The long wait is over. Last night, the U.S. Senate officially confirmed David Michaels, Ph.D, MPH, as assistant secretary of labor for occupational safety and health.

The White House on Tuesday, July 28 announced President Obama’s intent to nominate Michaels, an epidemiologist and research professor at George Washington University in Washington, DC, to head OSHA. Due to the all-encompassing Capitol Hill battle over healthcare reform, some OSHA watchers did not expect Michaels to receive Senate confirmation until 2010.

Michaels’ confirmation comes with a caveat. According to the U.S. Senate web portal, his confirmation was approved “subject to the nominee’s commitment to respond to requests to appear and testify before any duly constituted committee of the Senate.”

Since Michaels did not face a hearing before the Senate Health, Education, Labor and Pensions Committee prior to the committee approving his nomination and sending it to the full Senate on November 18, you can be sure at some point in 2010 Michaels will be trekking to Capitol Hill (at least once and probably many more times) to answer for OSHA’s new-found aggressive enforcement and revved up standards-setting, and any plans for another go at setting an ergonomics standard. Other hot-button issues: reports of widespread injury and illness under-reporting throughout industry, and the failings of state OSHA programs triggered by revelations of mismanagement of the Nevada state OSHA plan.

Michaels has been criticized by conservative bloggers for a supposed “anti-business” bias, and for allegedly wanting to ban guns from worksite premises. These attacks are based on Michaels’ extensive paper trail of journal articles, op-ed newspaper pieces, and blog posts. In the Internet Age and due to his academic background, Michaels for better or worse has the most extensive and accessible documentation of his positions and thinking of any OSHA chief in the agency’s history.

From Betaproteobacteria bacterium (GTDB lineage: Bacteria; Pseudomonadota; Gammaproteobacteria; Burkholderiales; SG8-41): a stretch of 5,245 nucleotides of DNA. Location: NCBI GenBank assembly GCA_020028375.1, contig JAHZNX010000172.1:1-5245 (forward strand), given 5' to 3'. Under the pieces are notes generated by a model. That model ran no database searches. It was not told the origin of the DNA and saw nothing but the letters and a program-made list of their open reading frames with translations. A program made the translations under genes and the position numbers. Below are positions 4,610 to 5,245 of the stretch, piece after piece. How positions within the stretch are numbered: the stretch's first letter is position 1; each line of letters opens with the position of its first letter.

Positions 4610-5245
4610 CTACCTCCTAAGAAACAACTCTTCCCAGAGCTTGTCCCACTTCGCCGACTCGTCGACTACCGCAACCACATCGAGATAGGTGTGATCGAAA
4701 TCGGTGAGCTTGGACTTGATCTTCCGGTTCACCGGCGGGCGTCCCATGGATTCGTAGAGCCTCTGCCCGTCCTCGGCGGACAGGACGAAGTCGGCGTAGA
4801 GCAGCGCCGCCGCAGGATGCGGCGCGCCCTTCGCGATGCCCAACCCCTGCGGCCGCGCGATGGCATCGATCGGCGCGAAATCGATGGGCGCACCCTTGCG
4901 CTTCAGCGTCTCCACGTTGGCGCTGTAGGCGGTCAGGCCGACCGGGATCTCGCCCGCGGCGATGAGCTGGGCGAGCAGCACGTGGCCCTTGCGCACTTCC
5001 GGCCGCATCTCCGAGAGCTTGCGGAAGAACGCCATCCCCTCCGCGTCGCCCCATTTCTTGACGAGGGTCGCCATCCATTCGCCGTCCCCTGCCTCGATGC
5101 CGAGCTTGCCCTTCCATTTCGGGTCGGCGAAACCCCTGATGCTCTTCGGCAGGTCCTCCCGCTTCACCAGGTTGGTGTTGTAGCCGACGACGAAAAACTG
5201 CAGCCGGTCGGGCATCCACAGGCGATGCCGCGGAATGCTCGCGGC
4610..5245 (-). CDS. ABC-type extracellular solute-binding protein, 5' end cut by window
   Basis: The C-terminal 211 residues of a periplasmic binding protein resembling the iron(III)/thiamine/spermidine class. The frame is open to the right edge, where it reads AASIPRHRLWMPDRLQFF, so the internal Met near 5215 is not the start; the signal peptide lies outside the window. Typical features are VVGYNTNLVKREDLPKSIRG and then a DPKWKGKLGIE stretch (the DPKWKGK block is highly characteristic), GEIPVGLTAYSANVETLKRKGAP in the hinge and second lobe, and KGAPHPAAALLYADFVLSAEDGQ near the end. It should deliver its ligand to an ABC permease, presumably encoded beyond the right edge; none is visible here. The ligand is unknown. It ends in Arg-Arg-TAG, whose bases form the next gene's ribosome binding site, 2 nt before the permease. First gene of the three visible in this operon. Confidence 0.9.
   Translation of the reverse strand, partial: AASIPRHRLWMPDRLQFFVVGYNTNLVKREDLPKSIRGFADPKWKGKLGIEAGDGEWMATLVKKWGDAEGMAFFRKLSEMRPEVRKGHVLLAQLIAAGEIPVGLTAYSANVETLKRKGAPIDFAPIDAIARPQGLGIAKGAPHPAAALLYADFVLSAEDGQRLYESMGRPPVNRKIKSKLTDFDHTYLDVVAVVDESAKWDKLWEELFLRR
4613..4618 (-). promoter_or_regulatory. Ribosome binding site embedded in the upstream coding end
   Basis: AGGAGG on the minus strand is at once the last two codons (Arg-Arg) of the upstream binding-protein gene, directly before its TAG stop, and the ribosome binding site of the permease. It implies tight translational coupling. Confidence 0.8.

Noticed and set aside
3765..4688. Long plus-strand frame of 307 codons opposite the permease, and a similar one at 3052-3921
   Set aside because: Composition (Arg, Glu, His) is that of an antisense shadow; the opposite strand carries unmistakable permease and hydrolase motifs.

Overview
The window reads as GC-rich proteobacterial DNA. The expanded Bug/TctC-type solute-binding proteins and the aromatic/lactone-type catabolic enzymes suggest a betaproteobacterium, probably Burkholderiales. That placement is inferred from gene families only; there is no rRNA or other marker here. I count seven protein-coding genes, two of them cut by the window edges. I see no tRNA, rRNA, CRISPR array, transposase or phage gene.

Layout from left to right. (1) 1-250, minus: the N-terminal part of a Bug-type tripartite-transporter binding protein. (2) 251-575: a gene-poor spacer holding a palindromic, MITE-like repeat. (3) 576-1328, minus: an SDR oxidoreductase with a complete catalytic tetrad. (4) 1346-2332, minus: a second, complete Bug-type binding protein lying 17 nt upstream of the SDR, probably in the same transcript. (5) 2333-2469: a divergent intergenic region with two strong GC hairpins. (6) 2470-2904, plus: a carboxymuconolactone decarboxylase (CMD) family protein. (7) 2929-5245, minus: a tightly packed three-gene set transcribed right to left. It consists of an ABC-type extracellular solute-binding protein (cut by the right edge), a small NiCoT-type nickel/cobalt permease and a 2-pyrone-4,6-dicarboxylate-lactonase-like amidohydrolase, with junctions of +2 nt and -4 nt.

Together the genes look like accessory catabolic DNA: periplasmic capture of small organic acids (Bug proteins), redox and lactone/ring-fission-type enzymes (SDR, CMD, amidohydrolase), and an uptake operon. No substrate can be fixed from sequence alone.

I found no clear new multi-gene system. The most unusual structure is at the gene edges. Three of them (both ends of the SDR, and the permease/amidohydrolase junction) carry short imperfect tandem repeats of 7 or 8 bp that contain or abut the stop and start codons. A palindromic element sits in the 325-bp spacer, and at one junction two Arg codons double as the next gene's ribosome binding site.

The U.S. Chamber of Commerce and the National Association of Manufacturers have fully availed themselves of Michaels’ many commentaries and articles, and pressed for a Senate committee hearing to question him on areas of concern. They will be sure to press on.

In fact, Michaels might want to don his flak jacket over the weekend. This coming Monday his boss, Labor Secretary Hilda Solis, will unveil OSHA’s regulatory agenda.

Before the HELP committee’s approval, Michaels did provide senators with written answers to submitted questions.

Wrote Dr. Michaels: “There are many regulatory changes needed at OSHA. Three of the most important ones are:

  • Completing rulemaking on some of the proceedings that are currently underway, including silica, beryllium, cranes and derricks, and the globally harmonized system (GHS).

  • Promulgating a combustible dust standard.

  • Initiating rulemaking for an occupational safety and health program standard.”

Michaels has federal safety and health regulatory experience, serving as the Department of Energy’s Assistant Secretary for Environment, Health and Safety in the Clinton administration from 1998 through January, 2001. Michaels was the chief architect of DOE’s initiative to compensate workers in the nuclear weapons industry who developed cancer or lung disease as a result of exposure to radiation, beryllium and other hazards.

Acting OSHA chief Jordan Barab, who has been very vocal during his interim tenure signaling OSHA’s return to “cop on the beat” duty, aggressive enforcement and assertive standard-setting, will become Michaels’ top lieutenant at the agency.